IMC 2019: Sessions

Session 702: Kings and Saints in Early Britain

Tuesday 2 July 2019, 14.15-15.45

Moderator/Chair:Chris Lewis, Institute of Historical Research, University of London / Department of History, King's College London
Paper 702-aThe Making of John of Beverley, a Yorkshire Saint
(Language: English)
Paulette Barton, Department of Modern Languages & Classics / Department of History, University of Maine
Paulette Barton, Department of Modern Languages & Classics / Department of History, University of Maine
Index terms: Ecclesiastical History, Hagiography, Local History, Religious Life
Paper 702-bUnderstanding the Trajectories of Royal Power in the Early Medieval Kingdoms of the Picts and Scots
(Language: English)
Nicholas Evans, Independent Scholar, Cottingham
Nicholas Evans, Independent Scholar, Cottingham
Index terms: Administration, Archaeology - Sites, Geography and Settlement Studies, Politics and Diplomacy
Paper 702-cLayered Kingship in Anglo-Saxon England
(Language: English)
Daniel Cutts, Department of History, University of Aberdeen
Daniel Cutts, Department of History, University of Aberdeen
Index terms: Anthropology, Archaeology - Sites, Historiography - Modern Scholarship, Onomastics
Abstract

Paper -a:
In this paper I will examine the material culture both of John’s life and post-life as it influenced the development of the cult of St John of Beverley. John died in 721 and his hagiography developed soon after and began the process of demonstrating his sainthood. Athelstan adds to John’s prominence with grants of land, sanctuary rights, and the foundation of a collegiate church in 934. John’s sainthood allowed the Minster and the town of Beverley to develop as a sanctuary and a place of pilgrimage. I will argue that John’s sainthood met a socio-cultural need that adapted to changing views of his sainthood.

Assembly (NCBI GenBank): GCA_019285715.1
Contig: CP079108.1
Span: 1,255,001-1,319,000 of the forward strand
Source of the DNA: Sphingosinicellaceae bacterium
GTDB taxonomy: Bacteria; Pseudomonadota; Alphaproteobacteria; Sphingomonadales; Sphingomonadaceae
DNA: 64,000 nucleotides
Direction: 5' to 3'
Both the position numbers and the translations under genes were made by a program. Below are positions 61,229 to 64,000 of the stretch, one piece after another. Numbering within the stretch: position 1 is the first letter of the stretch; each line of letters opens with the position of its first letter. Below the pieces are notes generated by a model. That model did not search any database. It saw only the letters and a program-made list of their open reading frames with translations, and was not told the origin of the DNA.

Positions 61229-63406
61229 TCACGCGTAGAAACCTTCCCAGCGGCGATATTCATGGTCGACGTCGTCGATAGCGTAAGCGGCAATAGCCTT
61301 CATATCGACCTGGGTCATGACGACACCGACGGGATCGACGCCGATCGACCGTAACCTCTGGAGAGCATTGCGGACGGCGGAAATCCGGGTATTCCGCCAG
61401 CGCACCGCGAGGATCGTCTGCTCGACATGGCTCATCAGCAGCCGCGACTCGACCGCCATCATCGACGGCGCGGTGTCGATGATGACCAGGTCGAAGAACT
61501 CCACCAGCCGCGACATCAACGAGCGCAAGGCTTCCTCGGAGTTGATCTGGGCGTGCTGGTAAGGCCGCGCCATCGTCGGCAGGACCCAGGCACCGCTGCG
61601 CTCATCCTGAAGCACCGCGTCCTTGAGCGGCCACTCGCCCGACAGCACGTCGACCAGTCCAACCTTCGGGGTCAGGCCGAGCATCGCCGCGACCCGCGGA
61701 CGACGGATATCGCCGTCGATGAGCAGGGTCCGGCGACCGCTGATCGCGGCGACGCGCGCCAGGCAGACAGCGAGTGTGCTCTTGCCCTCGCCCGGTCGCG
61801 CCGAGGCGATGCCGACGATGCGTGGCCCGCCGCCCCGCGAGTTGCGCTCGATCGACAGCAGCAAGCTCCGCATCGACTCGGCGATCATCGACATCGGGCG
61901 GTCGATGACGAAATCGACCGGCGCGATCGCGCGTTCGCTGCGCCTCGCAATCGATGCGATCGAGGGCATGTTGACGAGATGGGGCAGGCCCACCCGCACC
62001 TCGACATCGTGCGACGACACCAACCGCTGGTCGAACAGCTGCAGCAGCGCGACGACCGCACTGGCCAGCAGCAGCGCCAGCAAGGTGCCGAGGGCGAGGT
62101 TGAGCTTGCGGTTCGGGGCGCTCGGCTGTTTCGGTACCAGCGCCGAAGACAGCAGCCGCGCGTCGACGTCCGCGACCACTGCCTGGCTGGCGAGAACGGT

Paper -b:
By the year 1000, the kingdom of the Scots was powerful, second in Britain only to that of the English. However, we do not really understand how this was achieved. As well as introducing Aberdeen University’s Comparative Kingship project, this paper will consider the evidence for early medieval Pictish overkingship and its successor kingdom of Alba (of the Scots). It will analyse potential explanations for change and will suggest how, by combining the investigation of textual sources, archaeology, environmental, landscape, and place-names studies, as well as an international comparative approach, we can reconstruct how these kingdoms changed over time.

Paper -c:
Layered kingship is representative of kingly status at varying levels in early Anglo-Saxon England, the period from the English settlement in Britain to the First Viking Age. It relates to the presence and function of locally determined kingship within the culture-zone in question. There has been a tendency, since the start of the 20th century, to focus on big government, with most recent work suggesting that the establishment of the large machine of government was inevitable. This paper will adopt an interdisciplinary approach which is fundamental to my ability to challenge received wisdom.